Myanmar Is Building Military Bases on Torched Rohingya Villages, Rights Group Says

Myanmar Is Building Military Bases on Torched Rohingya Villages, Rights Group Says

Myanmar Is Building Military Bases on Torched Rohingya Villages, Rights Group Says

Rakhine State remains among the poorest in Burma (Myanmar) and the government of Aung San Suu Kyi has pledged to invest in rebuilding the region after "clearing operations" by the Tatmadaw army devastated scores of Rohingya villages, leaving them deserted.

ROHINGYA Muslim villages in Rakhine State are being bulldozed and replaced by military bases, roads and heavily guarded refugee reception centres, according to a new report released by human rights group Amnesty International.

"Myanmar's authorities are erasing evidence of crimes against humanity, making any future attempts to hold those responsible to account extremely hard", Hassan said.

Amnesty International also said that the building activity raises serious concerns that authorities are destroying evidence of crimes against the Rohingya, making it impossible to conduct investigations and hold accountable those who perpetrated the atrocities.

"What we are seeing in Rakhine State is a land grab by the military on a dramatic scale", Tirana Hassan, Amnesty International's crisis response director, said in a statement".

"Just yesterday, new satellite imagery has revealed that military bases are being constructed in these bulldozed areas", he added.

Amnesty's findings will likely cast major doubts over the Myanmar government's pledge to welcome back Rohingya refugees who fled across the border in Bangladesh during the crackdown.

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The UN Assistant Secretary General for Human Rights Andrew Gilmour last week said that "ethnic cleansing" against the Rohingya was continuing in Rakhine State through a "campaign of terror and forced starvation" intending to drive the remaining Rohingya population into Bangladesh. Called Remaking Rakhine and elaborated through analysis of satellite images, photographs, videos and interviews with Rohingya in Myanmar and neighbouring Bangladésh, where y flee, report assures that landscape of that Burmese western state, with Not only houses, but also trees and vegetation devastated, is "unrecognizable" in contrast to a few months ago. Meanwhile, Myanmar and Bangladesh have signed a repatriation deal, though it has not begun yet.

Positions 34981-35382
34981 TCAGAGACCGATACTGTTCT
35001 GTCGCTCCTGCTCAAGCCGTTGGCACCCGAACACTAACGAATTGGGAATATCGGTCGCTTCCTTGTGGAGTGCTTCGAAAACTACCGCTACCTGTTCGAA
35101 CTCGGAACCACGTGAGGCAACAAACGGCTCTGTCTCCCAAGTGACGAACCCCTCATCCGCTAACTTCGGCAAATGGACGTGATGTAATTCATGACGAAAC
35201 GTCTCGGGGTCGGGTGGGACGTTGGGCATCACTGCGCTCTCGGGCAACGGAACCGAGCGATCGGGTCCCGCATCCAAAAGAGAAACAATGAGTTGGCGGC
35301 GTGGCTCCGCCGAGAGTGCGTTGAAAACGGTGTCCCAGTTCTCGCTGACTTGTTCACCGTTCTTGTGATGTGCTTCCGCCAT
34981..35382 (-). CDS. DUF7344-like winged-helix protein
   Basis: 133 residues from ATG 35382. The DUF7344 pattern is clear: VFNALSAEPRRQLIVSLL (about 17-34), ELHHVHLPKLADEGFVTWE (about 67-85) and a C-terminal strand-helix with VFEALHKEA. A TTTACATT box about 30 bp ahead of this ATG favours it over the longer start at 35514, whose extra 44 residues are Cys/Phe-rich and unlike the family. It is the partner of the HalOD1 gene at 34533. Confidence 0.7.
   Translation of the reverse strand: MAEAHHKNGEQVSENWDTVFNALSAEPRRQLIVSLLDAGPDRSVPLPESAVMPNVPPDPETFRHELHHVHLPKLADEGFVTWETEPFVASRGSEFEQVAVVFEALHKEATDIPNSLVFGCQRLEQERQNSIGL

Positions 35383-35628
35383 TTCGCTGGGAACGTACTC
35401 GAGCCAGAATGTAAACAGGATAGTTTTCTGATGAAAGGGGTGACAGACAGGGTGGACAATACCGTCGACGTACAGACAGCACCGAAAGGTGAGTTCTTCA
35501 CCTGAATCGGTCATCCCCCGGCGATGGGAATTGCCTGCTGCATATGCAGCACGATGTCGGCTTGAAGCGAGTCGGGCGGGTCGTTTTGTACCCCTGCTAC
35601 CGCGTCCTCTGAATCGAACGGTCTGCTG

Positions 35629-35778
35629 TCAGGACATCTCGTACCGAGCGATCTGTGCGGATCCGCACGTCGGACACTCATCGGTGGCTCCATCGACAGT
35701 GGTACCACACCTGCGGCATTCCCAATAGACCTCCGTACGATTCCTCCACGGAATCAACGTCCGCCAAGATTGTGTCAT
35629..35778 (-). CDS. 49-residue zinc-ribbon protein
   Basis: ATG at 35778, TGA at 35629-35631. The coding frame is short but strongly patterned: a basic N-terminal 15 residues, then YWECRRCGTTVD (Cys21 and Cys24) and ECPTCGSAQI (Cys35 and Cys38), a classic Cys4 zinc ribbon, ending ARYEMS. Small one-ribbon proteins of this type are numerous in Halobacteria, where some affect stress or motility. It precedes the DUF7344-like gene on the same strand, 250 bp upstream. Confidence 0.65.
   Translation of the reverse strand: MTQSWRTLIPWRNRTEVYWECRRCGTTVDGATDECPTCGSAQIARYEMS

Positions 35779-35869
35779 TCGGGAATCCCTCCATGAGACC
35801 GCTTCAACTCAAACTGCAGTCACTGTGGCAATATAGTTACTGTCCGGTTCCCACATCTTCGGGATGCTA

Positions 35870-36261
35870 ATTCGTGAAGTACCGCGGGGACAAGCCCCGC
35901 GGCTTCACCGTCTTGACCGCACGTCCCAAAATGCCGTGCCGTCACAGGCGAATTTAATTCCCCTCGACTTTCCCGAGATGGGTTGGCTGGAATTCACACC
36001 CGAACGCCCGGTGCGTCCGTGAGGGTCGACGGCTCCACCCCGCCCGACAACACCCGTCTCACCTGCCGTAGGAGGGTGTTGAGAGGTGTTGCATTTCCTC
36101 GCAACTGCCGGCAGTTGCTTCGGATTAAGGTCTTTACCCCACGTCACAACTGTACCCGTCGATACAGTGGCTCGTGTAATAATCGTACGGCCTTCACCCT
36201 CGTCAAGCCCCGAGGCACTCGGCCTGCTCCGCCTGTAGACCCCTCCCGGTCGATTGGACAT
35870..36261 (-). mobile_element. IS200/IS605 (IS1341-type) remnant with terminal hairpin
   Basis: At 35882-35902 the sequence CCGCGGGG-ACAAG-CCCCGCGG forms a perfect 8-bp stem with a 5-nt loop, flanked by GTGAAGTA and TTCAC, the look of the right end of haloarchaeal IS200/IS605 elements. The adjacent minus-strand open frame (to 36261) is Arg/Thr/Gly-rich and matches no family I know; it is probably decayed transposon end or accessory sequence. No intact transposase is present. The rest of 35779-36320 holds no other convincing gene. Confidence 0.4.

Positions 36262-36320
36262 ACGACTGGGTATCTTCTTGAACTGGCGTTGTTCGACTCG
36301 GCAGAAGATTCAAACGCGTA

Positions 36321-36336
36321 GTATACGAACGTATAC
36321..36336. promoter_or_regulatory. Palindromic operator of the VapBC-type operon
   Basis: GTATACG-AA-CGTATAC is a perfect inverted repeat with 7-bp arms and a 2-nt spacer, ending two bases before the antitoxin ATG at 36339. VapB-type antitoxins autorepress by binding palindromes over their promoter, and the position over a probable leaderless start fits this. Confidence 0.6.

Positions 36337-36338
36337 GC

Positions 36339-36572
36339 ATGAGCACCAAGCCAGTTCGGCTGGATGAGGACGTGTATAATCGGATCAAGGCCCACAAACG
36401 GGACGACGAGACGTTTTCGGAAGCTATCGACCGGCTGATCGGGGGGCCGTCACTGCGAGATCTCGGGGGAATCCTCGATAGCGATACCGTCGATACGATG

"Before repatriation can be really considered, Myanmar must break the cycle of violence in Rakhine, recognize the Rohingyas' right to self-identify, restore their citizenship, and uphold their human rights", Lee said.

The global rights watchdog said although the violence in Rakhine State has subsided, the campaign to drive Rohingya out of their homeland - and ensure they can not return - continues but has taken on new forms.

Lee, who was informed late past year that her access to the country was denied, also expressed serious concern that "the repressive practices of previous military governments were returning as the norm once more" in Myanmar, describing the situation faced by civil society across the country as "increasingly perilous".

"This must be aimed at the individuals who gave the orders and carried out violations against individuals and entire ethnic and religious groups", said Lee.

It said it was a crackdown on insurgents, but reports have emerged of widespread human rights violations, killings, and the burning of villages.

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